Director of Nursing
Registered Nurse (R.N.)
I was born and raised in Paradise, California; a small town of 27,000 people, a town almost completely wiped off the map from the Camp Fire on November 8th, 2019.
Earlier that year, I had landed my dream job right out of nursing school in Feather River Hospital’s ICU in my hometown. It truly was a blessing to work there: my grandfather practiced as a physician early in his career at Feather River, I was in the field of nursing that I wanted to be, and Birgitte–a good friend of mine from nursing school–was hired into her dream specialty in Feather River’s Emergency Department. It was a long, stressful, and exciting 9 months on the journey to developing our careers as new nurses. We were surrounded by supportive, absolutely wonderful staff–we never wanted to work anywhere else.
On November 8th, my husband and I were on our way to the airport, flying back to Chico, California after a short trip to celebrate our 1-year anniversary. My sister and my mom called me crying, terrified and devastated. My mom woke up to embers igniting her back yard on fire- they only had time to grab what was in front of them and ran for their lives. The fire moved at a rate of eight football fields per second due to 60mph winds. Hundreds of miles from home I was absolutely devastated, terrified, and helpless. I wanted to be there for my family and fellow coworkers. I lost my entire home town and my dream job within a day, and everyone I knew had lost their homes and barely escaped with their lives.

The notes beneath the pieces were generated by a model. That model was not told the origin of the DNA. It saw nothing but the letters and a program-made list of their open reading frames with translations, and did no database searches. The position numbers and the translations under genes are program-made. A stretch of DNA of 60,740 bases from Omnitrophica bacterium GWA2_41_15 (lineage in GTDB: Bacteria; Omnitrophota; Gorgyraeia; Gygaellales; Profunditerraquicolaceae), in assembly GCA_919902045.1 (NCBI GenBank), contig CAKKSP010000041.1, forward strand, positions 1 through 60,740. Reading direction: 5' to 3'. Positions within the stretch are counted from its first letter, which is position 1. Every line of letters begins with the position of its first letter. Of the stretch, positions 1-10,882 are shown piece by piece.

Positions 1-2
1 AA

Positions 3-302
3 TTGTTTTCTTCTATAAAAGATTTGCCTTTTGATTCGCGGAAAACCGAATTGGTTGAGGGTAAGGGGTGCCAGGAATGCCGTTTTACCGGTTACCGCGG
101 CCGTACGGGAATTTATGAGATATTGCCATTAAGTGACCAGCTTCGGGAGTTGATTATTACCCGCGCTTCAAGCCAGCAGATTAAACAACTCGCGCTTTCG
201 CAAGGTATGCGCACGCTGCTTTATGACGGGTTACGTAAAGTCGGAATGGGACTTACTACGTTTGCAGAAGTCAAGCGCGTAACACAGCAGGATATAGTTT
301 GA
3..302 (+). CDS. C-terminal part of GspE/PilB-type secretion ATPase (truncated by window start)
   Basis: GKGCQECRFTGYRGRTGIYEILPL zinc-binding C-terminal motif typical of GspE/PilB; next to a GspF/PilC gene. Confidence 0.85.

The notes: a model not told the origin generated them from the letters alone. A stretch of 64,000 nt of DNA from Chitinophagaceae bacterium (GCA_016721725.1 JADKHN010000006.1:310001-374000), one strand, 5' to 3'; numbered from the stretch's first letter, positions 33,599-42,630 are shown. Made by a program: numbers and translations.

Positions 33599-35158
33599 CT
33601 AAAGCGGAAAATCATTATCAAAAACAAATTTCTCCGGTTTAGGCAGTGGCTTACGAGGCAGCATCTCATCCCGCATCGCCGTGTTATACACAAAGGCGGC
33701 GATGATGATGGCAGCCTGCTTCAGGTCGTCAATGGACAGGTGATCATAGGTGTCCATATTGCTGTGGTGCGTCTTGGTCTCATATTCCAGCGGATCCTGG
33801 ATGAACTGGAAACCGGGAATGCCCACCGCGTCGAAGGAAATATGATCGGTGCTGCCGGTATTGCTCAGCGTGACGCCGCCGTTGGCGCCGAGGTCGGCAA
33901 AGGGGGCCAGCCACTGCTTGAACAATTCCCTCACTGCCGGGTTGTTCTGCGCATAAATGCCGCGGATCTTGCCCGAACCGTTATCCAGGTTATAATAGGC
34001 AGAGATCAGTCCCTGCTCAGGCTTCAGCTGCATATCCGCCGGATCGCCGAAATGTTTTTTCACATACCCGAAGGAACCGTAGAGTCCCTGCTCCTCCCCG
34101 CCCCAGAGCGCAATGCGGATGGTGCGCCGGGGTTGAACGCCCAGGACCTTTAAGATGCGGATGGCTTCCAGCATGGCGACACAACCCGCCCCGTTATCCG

The very next day, I arrived at the East Ave Community Church in Chico with my friend Birgitte and her mother Denise to see if anyone needed medical care, knowing their homes were more than likely gone. There were over 200 evacuees living in the gym of a church, many disabled and needing medical attention. We sent 4 people to the Emergency Room the first day we arrived–some people with burns and many others with emergent blood pressures and stroke-like symptoms.
We served at the church for 6 weeks, and with the help from many, many, medical volunteers driving from all over the state, we formed a medical clinic providing 24-hour medical care. After the church had shut down as a shelter, our core group of volunteers felt compelled to continue to serve our community–and that is how Medspire Health was born.
Medspire is a group of passionate volunteers who share the same story and trauma as the community we serve. We are dedicated to ensuring healthcare is more accessible- by offering free medical care brought right to our patient’s doorsteps.